Player tracking (National Basketball Association)

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Player tracking refers to technologies used to track players and the ball (if applicable) in various sports. The National Basketball Association (NBA) first tracked all games at the start of the 2013-14 NBA season.[1] Second Spectrum is the current Official Optical Tracking Provider of the NBA and began league-wide tracking in the 2017-18 NBA season, replacing STATS SportVU which previously held the league-wide contract.[2]

Technology[edit]

The NBA (via Second Spectrum) uses an optical tracking system that leverages multiple cameras placed in the catwalks in all 29 NBA arenas. The cameras receive and update data at a rate of 25 frames per second. The cameras feed the data into proprietary software, where computer vision algorithms extract positional data for all players on the court and the ball.

Statistics[edit]

The NBA provides a variety of statistics to the public based on the data produced by player tracking to the public on its website. This includes information for players covering categories such as drives, defensive impact, catch and shoot, passing, touches, pull up shooting, rebounding, shooting efficiency, speed, and post ups among others. [3] Similar information is available for teams. [4]

In addition, more sophisticated and detailed tools are available to teams and broadcasters that are not currently available to the public. [5]

Player tracking systems introduce many new statistics, automate the collection of data and provide precision which would be impossible without the use of camera technology and tracking software.

Statistics collected, and available to view during the game and throughout the season include (all statistics are per player):[6]

  • Speed and Distance - the speed, distance covered, average speed and distance travelled per game.
  • Touches/possession - touches per game, points per touch (PTS per touch) and total touches.
  • Passing - passes per game, points created by assist per game, total assists.
  • Defensive impact (this stat tracks blocks, steals and "defending the basket" defined as "a defender within 5 feet of the basket and 5 feet of the shooter") - Opposition Field Goal Percentage at the Rim, Opposition Field Goals made at the rim per game, total blocks.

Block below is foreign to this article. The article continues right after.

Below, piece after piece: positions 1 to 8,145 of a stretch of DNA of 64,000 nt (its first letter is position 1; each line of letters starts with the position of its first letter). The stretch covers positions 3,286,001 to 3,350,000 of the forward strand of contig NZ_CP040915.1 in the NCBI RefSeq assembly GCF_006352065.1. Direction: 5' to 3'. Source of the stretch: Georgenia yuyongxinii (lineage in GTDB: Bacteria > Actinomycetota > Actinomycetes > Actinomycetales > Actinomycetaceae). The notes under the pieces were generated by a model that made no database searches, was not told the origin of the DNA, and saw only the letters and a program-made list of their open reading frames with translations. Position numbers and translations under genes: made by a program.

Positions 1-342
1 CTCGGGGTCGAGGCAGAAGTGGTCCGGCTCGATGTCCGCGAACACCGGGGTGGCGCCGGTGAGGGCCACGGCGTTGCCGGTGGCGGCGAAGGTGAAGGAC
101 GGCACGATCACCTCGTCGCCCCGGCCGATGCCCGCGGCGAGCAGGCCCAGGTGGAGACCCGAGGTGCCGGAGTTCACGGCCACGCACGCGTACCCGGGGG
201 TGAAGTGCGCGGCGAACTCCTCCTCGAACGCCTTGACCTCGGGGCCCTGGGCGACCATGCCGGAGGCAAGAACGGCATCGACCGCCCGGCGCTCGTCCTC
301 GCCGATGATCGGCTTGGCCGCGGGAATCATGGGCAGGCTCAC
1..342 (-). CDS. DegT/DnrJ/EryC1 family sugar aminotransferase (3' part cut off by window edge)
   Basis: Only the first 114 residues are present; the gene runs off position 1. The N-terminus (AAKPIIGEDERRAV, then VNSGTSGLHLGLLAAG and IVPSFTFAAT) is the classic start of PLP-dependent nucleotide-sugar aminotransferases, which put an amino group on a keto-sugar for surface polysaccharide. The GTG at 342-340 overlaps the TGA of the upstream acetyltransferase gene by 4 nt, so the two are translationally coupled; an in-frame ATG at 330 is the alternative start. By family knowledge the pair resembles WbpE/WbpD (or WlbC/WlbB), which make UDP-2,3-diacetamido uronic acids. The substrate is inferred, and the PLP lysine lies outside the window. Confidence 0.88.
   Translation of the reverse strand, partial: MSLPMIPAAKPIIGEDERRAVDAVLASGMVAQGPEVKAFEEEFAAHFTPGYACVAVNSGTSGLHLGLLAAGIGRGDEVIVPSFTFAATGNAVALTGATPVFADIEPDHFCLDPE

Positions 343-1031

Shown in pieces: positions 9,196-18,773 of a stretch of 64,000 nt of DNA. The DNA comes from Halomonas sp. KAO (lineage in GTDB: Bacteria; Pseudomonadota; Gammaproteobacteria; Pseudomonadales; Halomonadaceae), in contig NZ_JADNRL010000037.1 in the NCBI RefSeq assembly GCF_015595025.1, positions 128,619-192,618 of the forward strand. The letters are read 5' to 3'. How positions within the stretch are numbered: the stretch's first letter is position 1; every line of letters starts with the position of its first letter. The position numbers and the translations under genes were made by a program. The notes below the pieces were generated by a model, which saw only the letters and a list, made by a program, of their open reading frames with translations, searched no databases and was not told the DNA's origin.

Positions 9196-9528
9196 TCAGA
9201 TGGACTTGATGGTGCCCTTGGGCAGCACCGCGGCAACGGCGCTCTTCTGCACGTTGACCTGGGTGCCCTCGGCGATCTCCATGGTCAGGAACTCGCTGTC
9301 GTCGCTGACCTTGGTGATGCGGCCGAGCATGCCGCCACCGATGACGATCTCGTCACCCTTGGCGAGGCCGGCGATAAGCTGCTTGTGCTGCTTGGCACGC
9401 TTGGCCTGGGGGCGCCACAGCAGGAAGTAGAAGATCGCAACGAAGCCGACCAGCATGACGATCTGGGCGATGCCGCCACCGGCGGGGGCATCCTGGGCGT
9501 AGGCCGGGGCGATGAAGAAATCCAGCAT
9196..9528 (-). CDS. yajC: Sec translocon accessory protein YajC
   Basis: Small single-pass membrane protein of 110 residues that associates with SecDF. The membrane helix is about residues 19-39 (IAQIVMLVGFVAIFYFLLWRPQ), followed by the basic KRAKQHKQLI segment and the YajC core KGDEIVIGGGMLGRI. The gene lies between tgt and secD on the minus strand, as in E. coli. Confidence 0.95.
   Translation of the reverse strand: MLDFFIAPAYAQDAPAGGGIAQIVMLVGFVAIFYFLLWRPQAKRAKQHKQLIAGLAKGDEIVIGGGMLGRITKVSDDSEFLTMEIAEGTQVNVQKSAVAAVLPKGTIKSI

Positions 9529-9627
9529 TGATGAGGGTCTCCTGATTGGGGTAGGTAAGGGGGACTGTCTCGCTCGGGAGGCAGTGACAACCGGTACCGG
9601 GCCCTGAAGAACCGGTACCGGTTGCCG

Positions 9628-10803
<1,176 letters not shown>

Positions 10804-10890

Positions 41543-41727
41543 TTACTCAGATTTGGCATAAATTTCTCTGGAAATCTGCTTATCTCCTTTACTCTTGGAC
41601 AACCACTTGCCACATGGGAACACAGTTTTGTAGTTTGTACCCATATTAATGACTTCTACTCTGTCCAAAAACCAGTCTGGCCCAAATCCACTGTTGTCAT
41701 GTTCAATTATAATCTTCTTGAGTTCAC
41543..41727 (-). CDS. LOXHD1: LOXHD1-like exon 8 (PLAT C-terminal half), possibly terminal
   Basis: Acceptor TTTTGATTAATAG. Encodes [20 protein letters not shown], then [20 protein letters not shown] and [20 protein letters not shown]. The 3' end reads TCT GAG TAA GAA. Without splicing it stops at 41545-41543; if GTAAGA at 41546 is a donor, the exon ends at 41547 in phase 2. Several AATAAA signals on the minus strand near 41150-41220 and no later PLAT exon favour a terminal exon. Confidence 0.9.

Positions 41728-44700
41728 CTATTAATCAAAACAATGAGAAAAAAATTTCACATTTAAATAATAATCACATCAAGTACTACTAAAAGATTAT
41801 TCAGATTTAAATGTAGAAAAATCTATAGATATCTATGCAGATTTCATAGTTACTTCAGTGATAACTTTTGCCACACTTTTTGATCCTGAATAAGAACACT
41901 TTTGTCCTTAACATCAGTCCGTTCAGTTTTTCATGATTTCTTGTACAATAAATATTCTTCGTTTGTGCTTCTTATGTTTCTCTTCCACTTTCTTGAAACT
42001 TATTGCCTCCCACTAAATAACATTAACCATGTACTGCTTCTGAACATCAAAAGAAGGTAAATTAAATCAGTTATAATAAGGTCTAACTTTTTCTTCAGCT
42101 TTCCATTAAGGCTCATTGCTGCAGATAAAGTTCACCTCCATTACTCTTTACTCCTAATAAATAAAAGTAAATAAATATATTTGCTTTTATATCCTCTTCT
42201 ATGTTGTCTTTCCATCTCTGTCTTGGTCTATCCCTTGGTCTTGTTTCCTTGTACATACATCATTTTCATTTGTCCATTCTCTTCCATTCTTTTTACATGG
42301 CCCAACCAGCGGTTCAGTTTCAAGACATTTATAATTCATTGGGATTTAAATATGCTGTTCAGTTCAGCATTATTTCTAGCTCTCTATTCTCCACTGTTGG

• Rebounding opportunities (rebounds collected "within a 3.5-foot vicinity") - rebound chances per game, percentage of available rebounds grabbed, total rebounds.
  • Drives (defined as "any touch that starts at least 20 feet of the hoop and is dribbled within 10 feet of the hoop, excluding fast breaks") - points per game on drives, team points per game on drives, total player points on drives.
  • Catch and Shoot (definition: "any jump shot outside of 10 feet where a player possessed the ball for 2 seconds or less and took no dribbles") - catch and shoot points per game, catch and shoot 3-point field goals made per game, total catch and shoot points.
  • Pull up shots (definition: "any jump shot outside 10 feet where a player took 1 or more dribbles before shooting") - pull up shots points per game, pull up shots 3-point field goals made per game, total pull up shots points.

References[edit]

  1. ^ nba.com. Hangtime Podcast (episode 133). Accessed 2 November 2013
  2. ^ "NBA announces multiyear partnership with Sportradar and Second Spectrum". NBA.com: NBA Communications. 2016-09-22. Retrieved 2019-06-13.
  3. ^ "Players Shooting Efficiency". NBA Stats. Retrieved 2019-06-13.
  4. ^ "Teams Drives". NBA Stats. Retrieved 2019-06-13.
  5. ^ "Nylon Calculus: How Second Spectrum is redesigning the NBA". FanSided. 2018-06-28. Retrieved 2019-06-13.
  6. ^ stats.nba.com. "Player Tracking", Accessed 2 November 2013